An introduction to central philosophical about knowledge and belief, causality and freedom, nature and metaphysics, mind, identity and artificial intelligence, and the problems of moral judgment.
An introduction to philosophical issues raised by classical and modern cinema. As this is a philosophy course and not a course in film theory or history, we will use films to discuss questions of epistemology, metaphysics and ethics; among the topics considered are memory, time and the mind-body relationship; language and identity; illusion and reality; guilt, violence, forgiveness and justice. Extensive readings will be drawn from philosophy, literature, and film theory.
A survey of major figures and theories from Greek and Roman antiquity to the Christian, Jewish and Islamic world of the Middle Ages, this course offers a critical introduction to philosophic debates about knowledge, nature, truth, the universe, goodness, death, religious belief, the body and the soul, politics and fate.
What is knowledge? Does consciousness exist? Is morality just a cover for human prejudices and fears? What do we think we're doing when we speak? This course introduces the key debates that have shaped modern philosophy through a close reading of philosophers ranging from Montaigne and Descartes to Kant, Hegel and Nietzsche representing a variety of positions from the empiricist and rationalist to the skeptical and nihilist.
This course asks how philosophy can contribute to the ways we encounter concrete moral problems in public and private life. Issues discussed in this course may include violence and war, human and animal rights, sexual freedom, giving and taking life,censorship and resistance, duties to other species, cultural and religious conflict, and poverty and famine.
What is the difference between art and the real world? Why have works of art been considered interesting, pleasurable, powerful, dangerous or deceptive? Does art have a future? This course introduces traditional and contemporary arguments about the place of aesthetic experience and aesthetic judgments in philosophy and life.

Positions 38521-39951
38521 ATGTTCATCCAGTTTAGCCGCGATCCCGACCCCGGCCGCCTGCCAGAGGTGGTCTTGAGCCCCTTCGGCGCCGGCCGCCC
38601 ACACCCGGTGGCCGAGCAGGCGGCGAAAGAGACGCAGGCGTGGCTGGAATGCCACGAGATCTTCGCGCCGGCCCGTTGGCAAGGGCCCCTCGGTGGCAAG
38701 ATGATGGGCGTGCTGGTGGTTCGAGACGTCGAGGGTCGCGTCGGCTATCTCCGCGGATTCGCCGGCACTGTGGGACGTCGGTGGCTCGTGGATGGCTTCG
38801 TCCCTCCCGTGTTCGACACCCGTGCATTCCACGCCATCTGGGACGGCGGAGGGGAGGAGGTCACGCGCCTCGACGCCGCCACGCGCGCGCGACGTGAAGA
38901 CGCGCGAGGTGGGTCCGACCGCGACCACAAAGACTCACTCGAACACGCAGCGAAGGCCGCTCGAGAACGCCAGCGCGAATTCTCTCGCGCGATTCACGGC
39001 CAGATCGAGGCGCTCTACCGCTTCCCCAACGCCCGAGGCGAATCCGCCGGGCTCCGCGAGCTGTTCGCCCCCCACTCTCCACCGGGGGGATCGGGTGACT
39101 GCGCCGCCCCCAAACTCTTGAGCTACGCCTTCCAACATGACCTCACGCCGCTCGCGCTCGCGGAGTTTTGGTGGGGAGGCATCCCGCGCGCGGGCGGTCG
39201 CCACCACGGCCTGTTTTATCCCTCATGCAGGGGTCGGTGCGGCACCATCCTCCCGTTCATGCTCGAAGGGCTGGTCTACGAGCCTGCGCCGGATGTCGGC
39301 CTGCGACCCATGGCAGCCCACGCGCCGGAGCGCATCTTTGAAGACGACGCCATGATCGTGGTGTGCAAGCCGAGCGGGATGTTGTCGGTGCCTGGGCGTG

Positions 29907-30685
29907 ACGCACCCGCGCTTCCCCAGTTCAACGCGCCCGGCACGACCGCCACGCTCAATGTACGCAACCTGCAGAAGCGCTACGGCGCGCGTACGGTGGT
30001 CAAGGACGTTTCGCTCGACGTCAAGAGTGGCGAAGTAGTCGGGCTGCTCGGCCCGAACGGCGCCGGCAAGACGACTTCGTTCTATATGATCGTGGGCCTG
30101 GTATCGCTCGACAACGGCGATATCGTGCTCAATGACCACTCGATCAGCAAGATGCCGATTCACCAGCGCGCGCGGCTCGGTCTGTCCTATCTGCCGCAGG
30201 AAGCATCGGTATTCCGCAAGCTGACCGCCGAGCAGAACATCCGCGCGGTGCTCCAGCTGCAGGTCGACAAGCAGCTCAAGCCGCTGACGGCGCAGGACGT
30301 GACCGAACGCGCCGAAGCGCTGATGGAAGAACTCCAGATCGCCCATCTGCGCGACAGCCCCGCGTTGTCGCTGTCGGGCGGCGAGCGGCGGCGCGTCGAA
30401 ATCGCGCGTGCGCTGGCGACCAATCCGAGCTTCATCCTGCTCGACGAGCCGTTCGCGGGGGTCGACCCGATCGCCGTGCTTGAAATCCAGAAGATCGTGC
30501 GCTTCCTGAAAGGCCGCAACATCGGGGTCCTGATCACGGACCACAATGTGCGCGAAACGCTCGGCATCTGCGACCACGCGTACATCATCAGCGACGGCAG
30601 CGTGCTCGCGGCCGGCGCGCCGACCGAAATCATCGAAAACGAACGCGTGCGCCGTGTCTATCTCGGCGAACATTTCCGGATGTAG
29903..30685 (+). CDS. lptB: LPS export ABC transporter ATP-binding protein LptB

What is the meaning of the categories 'masculine' and 'feminine'? Is feminist a natural condition or a carefully monitored fiction? This course introduces some of the most influential arguments about desire, sexual difference and sexual indifference, gender inequality and gender ideology, asking what kind of tools philosophy can provide for understanding feminism's past and future.
An elementary introduction to logical thinking. One-third of the course is devoted to problems of language and semantics.
What is critique? What is ideology? What is the culture industry? How does philosophy address problems of technology, art, oppression, violence, modernity and difference? Readings may include Hegel, Marx, Nietzsche,Freud, Marcuse, Adorno, Arendt, Fanon, Foucault, Angela Davis, Judith Butler, Achille Mbembe and others.
What can classical and contemporary literature reveal about the problems of the self and identity, about illusion,meaning and madness, about nonsense, desire and doubt? The class will explore what brings together philosophic and literary thinking, and also what separates them.
Ethics may be broadly defined as the inquiry into what we should or ought to desire, feel or do. All lives and all cultures there is an ethical dimension, but in philosophical ethics we look for the reasons behind moral thinking, and we ask: what is an ethical judgment? Are ethical judgments universal or culturally specific? Are they expressions of emotional preferences or do they correspond to facts about the world? What is the goal of ethical action: individual happiness, pleasure or fulfillment. The greatest good of the greatest number? And can we know what is right or wrong, what we ought to do? We will examine these issues through contemporary examples and recent philosophical discussion. Moral theories discussed will include utilitarianism, moral realism versus moral relativism, intuitionism and deontology,and perfectionism.